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High life

My friend Margaret Thatcher

14 December 2019

9:00 AM

14 December 2019

9:00 AM

By the time you read this it will all be over, but will it? I’ve had a bad feeling all along about those who opposed the result of the 2016 referendum. When they don’t get what they want, they play dirty — just look what they did to Lady T 29 years or so ago. And speaking of the greatest prime minister ever, Charles Moore’s biography of Maggie, a magnificent achievement, has left me open-mouthed at his scholarship and ability to write 3,000 pages in such a relatively short time.

It should be required reading in schools, but that, in turn, would require students to be able to read and concentrate, something the little darlings cannot be expected to do nowadays, what with Twitter and other such diversions that keep them occupied and as dumb as planks. Reading the book sure brought back lots of memories — of the three-day week when I first arrived to live in Britain, and the winter of discontent.

After Lady T had fixed the country and been repaid by types like Heseltine, she came to Switzerland and we fast became friends. She once asked me where all the heroes had gone. I should have said that she should know, she was the last one. I didn’t, out of shyness and not wanting to grovel. But I regret it to this day because the lady deserved it. She was definitely the last Brit hero — I use the masculine noun deliberately. She saved the bloody country, after all.


In a long review of Charles’s book in a Yankee weekly, a bitter sort of Brit complains that she showed no inner life: ‘…in all of Moore’s thousands of pages, there is not the slightest stirring of interiority.’ I say: why should she have? It’s the difference between style and substance, and she was all substance. She was too serious a person to bother about an inner life. Her goal was to change Britain from the sick man of Europe into what it is today, and she did it. Who gives a damn about interiority?

Heroes should be judged by their heroics, not by whether they were good judges of an opera or appreciative of a great painting. Homer instilled Achilles with the supreme warrior gift, and did not bother to tell us whether Achilles cried watching Greek tragedies. He raged against Agamemnon for pinching his slave girl and stopped fighting, then changed his mind when his buddy Patroclos died. What baloney we come up with these days. It’s not enough that Maggie beat the unions, the militant wing of the miners, runaway inflation, the Argies; made it possible for people to own their own homes; and turned Britain into a powerhouse. Some Brit idiot reckons that because she’s missing a hinterland, she’s a failure.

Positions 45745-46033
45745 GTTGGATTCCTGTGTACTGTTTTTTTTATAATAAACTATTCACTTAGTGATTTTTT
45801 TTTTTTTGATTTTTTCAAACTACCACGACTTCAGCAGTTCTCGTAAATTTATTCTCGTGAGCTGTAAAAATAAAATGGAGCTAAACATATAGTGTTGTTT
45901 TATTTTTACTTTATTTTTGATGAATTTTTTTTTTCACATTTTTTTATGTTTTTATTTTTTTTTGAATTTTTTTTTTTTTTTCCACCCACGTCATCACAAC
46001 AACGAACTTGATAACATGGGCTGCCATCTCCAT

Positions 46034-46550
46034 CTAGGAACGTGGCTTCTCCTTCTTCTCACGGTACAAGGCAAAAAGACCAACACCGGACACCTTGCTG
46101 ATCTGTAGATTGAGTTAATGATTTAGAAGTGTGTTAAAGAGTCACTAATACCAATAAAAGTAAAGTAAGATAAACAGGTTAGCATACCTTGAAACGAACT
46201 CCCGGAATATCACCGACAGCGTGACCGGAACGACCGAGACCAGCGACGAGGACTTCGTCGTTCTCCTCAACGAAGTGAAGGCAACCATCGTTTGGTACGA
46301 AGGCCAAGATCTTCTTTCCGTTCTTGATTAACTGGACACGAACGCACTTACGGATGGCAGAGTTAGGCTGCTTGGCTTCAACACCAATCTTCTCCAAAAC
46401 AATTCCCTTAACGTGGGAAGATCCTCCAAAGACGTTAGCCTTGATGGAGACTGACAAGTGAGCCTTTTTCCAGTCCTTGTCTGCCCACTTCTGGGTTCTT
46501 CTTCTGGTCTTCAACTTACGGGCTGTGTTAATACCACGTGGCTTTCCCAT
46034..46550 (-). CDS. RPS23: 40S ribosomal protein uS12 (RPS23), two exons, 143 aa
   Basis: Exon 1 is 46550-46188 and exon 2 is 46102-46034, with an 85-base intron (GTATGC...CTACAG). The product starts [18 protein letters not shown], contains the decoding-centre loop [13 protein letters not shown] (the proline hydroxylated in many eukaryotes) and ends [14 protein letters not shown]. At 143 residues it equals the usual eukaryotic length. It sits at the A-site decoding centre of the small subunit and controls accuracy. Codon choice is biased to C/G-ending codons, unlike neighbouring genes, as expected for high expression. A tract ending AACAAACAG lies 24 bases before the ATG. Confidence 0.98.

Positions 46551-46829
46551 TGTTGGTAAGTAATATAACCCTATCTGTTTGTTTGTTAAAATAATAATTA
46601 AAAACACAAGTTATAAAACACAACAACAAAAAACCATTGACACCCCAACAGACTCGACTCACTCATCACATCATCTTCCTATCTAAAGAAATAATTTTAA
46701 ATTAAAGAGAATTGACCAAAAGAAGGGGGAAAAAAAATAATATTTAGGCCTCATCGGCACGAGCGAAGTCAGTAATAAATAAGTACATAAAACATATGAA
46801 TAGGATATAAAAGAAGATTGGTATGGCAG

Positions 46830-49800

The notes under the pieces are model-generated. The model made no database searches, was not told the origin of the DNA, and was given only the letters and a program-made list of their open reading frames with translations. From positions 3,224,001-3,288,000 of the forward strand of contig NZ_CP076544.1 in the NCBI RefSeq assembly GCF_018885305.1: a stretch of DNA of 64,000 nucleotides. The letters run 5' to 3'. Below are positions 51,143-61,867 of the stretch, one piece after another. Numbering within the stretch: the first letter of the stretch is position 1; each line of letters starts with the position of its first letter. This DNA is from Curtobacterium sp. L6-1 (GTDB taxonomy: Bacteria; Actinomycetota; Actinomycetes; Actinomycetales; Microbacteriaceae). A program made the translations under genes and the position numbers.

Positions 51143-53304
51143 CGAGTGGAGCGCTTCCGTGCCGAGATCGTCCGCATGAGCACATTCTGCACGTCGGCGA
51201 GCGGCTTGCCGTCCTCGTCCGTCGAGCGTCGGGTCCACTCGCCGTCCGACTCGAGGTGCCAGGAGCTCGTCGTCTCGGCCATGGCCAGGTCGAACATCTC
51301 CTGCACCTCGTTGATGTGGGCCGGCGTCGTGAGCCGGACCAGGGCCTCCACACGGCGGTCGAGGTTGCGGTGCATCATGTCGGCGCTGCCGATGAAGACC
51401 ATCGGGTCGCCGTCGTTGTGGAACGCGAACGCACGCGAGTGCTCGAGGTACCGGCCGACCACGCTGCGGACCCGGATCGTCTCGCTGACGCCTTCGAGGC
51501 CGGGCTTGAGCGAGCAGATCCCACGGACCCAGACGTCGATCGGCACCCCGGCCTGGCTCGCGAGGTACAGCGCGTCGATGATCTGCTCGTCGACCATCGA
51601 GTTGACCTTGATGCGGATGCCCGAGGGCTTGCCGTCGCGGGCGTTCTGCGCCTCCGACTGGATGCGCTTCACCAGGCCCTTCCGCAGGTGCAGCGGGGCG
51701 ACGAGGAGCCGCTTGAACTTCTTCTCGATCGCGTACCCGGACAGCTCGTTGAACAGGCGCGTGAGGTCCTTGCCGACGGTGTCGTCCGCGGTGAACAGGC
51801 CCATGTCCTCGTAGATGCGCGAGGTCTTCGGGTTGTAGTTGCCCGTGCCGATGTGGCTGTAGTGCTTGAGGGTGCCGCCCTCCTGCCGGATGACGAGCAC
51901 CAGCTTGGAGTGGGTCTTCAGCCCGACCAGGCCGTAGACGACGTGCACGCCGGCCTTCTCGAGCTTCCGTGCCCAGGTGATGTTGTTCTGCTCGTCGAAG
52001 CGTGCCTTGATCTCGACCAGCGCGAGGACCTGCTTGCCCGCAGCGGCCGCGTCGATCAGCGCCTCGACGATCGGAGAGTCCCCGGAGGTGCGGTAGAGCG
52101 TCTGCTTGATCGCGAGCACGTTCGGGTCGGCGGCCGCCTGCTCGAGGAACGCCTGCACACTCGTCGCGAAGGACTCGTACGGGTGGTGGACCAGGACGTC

I am not reviewing Charles’s book here, just reminiscing about a lady I was lucky to know and have stay with me in good old Helvetia. And talking about the lack of an inner life, when I invited her to Gstaad she told me that another friend was sending an aeroplane for her and Denis, so she would stop over and stay four nights as the plane was based in Geneva and she could then continue on to Austria at no extra cost to the owner or to me. My friend Julian Seymour can confirm all this because he’s the one who arranged it. What I can say about her is that she never lowered herself to using charm to curry popularity with her audiences. She was all business when giving lectures, and I found her extremely nice when lunching alone with her. She did not make small talk, something that would render most people I know deaf and dumb.

Brought down by those creeps who would lead us the way of Hayek’s Road to Serfdom, she will of course go down as one of the greatest —if not the greatest — prime ministers. I so admired her guts, falling out with Commonwealth leaders over South African sanctions, and world leaders by defending Pinochet, both stances I enthusiastically agreed with and was belatedly proven right about. But those petty men managed to bring her down (just like the worms of the plague that killed Pericles).

Never mind, small-minded men and women will always gnaw away at great ones. But thank god for toxic masculinity when it came to the men, including a very brave Pole, who took down the cowardly Usman Khan. Imagine if they had listened to those ridiculous feminist complainers and suppressed their inner fighter.

And last but not least, I liked very much what Willie Shawcross wrote about The Crown in these pages. The programme is dangerous because falsehoods are accepted as truths by viewers. Costumes aside, the only part that was true and well handled was the brief flutter of flirtation between ‘Porchie’ Carnarvon and the Queen. Otherwise, the more the BBC tries to blacken the British royal family with that Panorama so-called exposé, the more likely it is that the public will believe the stories of a moronic prince’s accusers. Low-lifers of the world, get ready. You are now the rulers and have been for quite a long time.


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